Sylwester, R., & Cho, J. (1992). What brain research says about paying attention. Educational Leadership. Retrieved 12/8/2013 from http://www.ascd.org/publications/educational-leadership/dec92/vol50/num04/What-Brain-Research-Says-About-Paying-Attention.aspx.
WebMD (n.d.). Attention Deficit Hyperactivity Disorder: Symptoms of ADHD. Retrieved 12/8/2013 from http://www.webmd.com/add-adhd/guide/adhd-symptoms.
Suggested Readings from IAE
You can use Google to search all of the IAE publications. Click here to begin. Then click in the IAE Search box that is provided, insert your search terms, and click on the Search button. Click here to search the entire collection of IAE Blog entries.
Here are some examples of IAE publications that might interest you.
21st century skills. Retrieved 12/8/2013 from http://i-a-e.org/iae-blog/entry/21st-century-skills.html.
Educating students for their possible futures. Retrieved 12/8/2013 from http://i-a-e.org/iae-blog/entry/educating-students-for-their-possible-futures.html.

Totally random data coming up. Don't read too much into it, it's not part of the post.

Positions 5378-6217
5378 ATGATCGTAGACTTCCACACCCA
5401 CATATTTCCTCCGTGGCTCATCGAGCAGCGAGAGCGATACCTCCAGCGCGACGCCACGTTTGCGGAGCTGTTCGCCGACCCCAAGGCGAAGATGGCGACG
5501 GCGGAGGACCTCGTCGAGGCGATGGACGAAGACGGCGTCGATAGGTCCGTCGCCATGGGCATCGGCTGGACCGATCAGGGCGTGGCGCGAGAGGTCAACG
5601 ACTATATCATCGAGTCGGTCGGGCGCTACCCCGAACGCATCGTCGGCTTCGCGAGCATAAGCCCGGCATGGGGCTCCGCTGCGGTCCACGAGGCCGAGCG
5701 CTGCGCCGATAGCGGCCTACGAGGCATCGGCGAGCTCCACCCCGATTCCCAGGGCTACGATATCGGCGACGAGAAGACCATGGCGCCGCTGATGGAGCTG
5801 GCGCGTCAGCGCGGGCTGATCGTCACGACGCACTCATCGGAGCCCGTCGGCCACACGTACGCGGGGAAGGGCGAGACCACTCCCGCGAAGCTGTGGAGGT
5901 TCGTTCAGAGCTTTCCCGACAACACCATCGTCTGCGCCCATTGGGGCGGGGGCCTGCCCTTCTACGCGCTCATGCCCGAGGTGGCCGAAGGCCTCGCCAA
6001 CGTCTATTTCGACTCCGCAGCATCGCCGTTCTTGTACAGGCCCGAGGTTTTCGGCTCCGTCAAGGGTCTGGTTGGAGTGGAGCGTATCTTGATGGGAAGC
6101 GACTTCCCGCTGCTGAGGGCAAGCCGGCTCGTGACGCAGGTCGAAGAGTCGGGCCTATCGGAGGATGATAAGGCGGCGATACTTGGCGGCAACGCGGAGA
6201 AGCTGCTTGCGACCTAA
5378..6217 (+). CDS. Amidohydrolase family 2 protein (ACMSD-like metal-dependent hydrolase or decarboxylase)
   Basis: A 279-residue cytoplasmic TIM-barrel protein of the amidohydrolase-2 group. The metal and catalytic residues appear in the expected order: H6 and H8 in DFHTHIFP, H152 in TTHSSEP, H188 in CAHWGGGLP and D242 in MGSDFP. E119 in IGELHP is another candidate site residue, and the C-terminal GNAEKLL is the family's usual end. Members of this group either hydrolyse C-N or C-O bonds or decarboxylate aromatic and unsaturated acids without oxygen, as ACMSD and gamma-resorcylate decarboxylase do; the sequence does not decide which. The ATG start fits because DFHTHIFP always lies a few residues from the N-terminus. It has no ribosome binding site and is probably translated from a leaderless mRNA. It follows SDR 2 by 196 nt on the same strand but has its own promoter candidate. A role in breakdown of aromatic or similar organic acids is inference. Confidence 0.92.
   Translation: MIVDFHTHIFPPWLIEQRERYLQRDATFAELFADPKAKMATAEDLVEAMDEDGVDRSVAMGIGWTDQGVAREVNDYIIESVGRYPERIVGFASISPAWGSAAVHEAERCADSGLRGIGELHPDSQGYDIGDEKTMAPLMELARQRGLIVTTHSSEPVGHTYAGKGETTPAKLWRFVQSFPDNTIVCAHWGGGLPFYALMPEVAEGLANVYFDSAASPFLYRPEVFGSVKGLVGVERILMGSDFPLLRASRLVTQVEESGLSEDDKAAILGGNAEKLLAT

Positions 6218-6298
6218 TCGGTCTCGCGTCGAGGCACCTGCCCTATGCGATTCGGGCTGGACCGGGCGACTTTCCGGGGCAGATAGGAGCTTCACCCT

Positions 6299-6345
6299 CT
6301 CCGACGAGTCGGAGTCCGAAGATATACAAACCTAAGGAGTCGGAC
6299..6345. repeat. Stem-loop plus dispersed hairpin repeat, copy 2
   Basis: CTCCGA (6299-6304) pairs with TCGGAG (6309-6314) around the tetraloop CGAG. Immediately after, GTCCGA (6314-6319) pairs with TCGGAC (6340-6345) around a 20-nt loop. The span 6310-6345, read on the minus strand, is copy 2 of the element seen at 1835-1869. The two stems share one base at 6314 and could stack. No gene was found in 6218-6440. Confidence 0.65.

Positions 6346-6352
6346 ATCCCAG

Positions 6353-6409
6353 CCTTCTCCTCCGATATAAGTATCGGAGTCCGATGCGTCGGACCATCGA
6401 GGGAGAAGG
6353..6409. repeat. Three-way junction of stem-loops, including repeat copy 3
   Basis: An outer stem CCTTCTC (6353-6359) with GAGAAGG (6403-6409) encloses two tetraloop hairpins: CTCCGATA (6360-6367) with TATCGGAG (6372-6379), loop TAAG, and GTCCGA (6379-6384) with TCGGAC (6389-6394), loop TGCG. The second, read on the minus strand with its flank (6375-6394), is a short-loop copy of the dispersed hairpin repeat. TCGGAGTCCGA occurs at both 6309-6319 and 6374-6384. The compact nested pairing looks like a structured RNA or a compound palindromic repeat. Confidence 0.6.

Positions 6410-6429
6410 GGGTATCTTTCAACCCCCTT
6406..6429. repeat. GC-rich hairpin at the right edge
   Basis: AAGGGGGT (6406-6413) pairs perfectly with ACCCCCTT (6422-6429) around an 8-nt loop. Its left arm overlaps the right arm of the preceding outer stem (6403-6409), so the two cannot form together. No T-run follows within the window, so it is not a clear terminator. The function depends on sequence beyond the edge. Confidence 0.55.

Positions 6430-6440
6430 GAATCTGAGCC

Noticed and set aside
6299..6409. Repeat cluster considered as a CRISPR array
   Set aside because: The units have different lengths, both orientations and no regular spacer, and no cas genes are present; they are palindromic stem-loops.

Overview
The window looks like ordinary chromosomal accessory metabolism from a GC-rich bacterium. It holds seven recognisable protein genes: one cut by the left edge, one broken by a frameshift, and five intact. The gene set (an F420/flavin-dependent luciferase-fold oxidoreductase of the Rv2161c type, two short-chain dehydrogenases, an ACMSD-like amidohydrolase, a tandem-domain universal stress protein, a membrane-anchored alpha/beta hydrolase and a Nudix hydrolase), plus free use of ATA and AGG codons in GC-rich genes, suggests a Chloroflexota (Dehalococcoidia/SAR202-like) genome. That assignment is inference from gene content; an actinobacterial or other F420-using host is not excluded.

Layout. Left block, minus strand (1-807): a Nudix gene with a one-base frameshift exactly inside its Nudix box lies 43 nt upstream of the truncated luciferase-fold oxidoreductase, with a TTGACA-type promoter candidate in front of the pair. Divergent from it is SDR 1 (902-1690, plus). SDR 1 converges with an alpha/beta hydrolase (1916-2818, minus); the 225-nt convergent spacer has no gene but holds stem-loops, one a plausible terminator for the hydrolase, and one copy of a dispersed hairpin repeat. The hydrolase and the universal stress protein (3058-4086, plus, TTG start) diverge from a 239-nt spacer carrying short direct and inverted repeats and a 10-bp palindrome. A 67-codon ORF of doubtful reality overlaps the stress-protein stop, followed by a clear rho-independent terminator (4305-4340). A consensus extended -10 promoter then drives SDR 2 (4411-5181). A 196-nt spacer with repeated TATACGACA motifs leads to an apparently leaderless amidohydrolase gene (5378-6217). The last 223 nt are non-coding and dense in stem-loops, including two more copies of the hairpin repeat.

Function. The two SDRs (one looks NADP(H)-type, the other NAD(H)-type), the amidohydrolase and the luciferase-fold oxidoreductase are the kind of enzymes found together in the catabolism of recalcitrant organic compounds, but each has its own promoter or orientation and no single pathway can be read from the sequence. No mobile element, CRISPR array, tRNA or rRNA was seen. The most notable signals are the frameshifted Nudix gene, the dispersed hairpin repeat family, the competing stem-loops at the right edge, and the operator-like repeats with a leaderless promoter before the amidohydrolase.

General educational goals in the United States. Retrieved 12/8/2013 from http://i-a-e.org/iae-blog/entry/general-educational-goals-in-the-united-states.html.
Instant gratification. Retrieved 12/8/2013 from http://i-a-e.org/newsletters/IAE-Newsletter-2009-24.html.
Moursund, D. (2013). Transfer of learning. IAE-pedia. Retrieved 12/8/2013 http://iae-pedia.org/Transfer_of_Learning.
Moursund, D. (2013). Brain science. IAE-pedia. Retrieved 12/8/2013 from http://iae-pedia.org/Brain_Science.